Models have been used to inform design the of genetic networks that encode certain dynamical behaviors. Parameter values lump many biological processes together and represent high-level functions such as "synthesis rate of a repressor" or "cooperativity" / "strength" of binding. Collins (Toggle Switch, 2000) and Elowitz (Repressilator, 2000) use models to gain a qualitative understanding of the parameter values necessary to achieve bi-stability or oscillation. For example, the models help them conclude things such as synthesis rate for two repressors must be high and strong binding is needed to get the desired dynamical behavior. This qualitative understanding aids in selection of parts. This process can be generally described as shown below left. Other models seek to describe the dynamics of a mechanism, such as the kinetics of Cre and Flp recombination (Ringrose, 1998). This process involves construction of a cartoon mechanism with associated differential equations and experimental work to gather data about the system to which the model can be fitted. The model captures and integrates diverse data and, with parameters gathered from empirical study, is (hopefully) predictive across a domain of possible inputs.
What kind of models do we need?
As mentioned above we want a model to help us collate diverse data about the performance of our system within a single framework. We want a model that describes accurately and with predictive power how the Flippee performs across an input domain of signal frequency / lengts, and across the space of Xis/Int expression and decay. With a strong descriptive flip-flop model, we want to find an architecture for connecting flippees together that meets our counter requirements and exhibits robust counting across a range of input parameters (or perturbations).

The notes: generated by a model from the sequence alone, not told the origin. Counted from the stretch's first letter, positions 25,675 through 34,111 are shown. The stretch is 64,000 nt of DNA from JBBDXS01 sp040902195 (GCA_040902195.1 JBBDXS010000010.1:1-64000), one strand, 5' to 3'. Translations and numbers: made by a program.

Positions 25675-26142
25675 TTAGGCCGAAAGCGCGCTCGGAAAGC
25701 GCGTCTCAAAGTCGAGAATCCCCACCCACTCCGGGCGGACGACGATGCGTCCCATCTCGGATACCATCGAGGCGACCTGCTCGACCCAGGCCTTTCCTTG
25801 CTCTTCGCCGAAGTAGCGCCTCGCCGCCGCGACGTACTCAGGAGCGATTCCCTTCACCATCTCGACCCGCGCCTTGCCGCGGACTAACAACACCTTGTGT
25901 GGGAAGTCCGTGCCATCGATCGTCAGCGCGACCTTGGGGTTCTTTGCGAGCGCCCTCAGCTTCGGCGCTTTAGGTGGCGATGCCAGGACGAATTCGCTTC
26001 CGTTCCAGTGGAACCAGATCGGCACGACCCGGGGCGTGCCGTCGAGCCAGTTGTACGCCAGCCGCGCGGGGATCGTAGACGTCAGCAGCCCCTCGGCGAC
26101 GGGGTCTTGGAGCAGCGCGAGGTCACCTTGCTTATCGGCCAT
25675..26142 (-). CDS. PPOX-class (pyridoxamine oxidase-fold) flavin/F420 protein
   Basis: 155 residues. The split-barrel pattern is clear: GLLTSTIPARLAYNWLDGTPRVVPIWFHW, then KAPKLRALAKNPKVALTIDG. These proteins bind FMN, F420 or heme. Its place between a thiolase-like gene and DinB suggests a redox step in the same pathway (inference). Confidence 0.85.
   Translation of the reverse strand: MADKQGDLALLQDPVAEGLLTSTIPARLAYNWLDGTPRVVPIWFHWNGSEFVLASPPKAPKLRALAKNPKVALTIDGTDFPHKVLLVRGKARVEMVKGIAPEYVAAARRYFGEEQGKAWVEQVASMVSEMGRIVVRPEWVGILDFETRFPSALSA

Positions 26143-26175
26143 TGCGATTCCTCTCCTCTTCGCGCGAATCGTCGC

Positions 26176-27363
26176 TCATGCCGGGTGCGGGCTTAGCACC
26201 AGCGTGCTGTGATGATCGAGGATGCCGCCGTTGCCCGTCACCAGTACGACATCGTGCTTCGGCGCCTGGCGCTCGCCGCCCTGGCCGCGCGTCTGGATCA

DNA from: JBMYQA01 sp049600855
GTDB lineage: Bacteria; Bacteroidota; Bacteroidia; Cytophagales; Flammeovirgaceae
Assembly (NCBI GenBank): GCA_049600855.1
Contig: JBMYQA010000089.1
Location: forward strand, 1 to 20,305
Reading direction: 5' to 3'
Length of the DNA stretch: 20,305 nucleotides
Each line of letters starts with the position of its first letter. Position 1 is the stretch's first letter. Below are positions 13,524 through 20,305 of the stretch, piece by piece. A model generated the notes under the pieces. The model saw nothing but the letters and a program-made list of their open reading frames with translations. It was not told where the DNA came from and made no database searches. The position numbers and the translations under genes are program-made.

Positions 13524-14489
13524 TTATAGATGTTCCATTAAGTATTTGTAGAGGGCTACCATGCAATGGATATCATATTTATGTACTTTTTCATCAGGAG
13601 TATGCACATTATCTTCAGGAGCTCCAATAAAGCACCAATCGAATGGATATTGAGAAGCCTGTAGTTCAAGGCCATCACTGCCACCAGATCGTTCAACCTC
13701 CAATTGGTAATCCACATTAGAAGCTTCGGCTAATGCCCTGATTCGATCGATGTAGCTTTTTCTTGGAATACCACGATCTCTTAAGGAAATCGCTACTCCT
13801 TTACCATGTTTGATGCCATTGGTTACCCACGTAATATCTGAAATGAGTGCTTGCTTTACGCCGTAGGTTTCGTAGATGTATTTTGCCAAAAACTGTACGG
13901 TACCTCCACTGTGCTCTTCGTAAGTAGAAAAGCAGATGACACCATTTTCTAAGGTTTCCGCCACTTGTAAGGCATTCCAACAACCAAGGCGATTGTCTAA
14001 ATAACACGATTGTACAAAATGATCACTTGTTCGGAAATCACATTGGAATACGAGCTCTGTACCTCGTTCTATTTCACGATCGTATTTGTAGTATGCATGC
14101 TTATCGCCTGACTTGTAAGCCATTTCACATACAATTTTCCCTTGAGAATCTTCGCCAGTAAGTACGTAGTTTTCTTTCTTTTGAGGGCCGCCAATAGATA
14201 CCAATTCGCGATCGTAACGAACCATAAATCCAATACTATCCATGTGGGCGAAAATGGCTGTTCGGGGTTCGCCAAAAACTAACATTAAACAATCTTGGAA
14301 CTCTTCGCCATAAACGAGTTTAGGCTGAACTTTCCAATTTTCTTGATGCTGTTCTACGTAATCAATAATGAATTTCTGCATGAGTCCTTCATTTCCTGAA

What kind of measurements do we need?
Conventional tools to interrogate biological systems often have three features: 1) study an ensemble of molecules or cells with (observed) deterministic and reproducible temporal behavior. 2) kinetics of enzymatic processes under non-equilibrium non-steady-state conditions. 3) Experiments on isolated molecules, outside of their holistic context. In vivo molecules are often at low copy number and process take place under non-equilibrium steady-state conditions; many cellular enzymatic reactions such as transcription, translation, and replication occur with a constant supply of free energy and substrates.
These and other factors drive stochastic behavior - a particular time trace for one cell’s behavior is not reproducible and cannot be synchronized with that of another cell - that must be recognized when approaching biological modeling efforts. Single-molecule measurements may provide a way to get much better data for modelers, such as population distributions rather than bulk averages of molecular properties and study of single molecule behaviors in the physiological context, which reflects holistic complexity.
Exhaustive step in flipee mechanism for modeling
Inducer IPTG diffuse into a cell
Induction and mRNA synthesis for integrase
Translation of integrase
Extensive mechanism posed by Ringrose, 1998 (for Cre, Flp).
Extensive mechanism posed by Ringrose, 1998 for Cre, Flp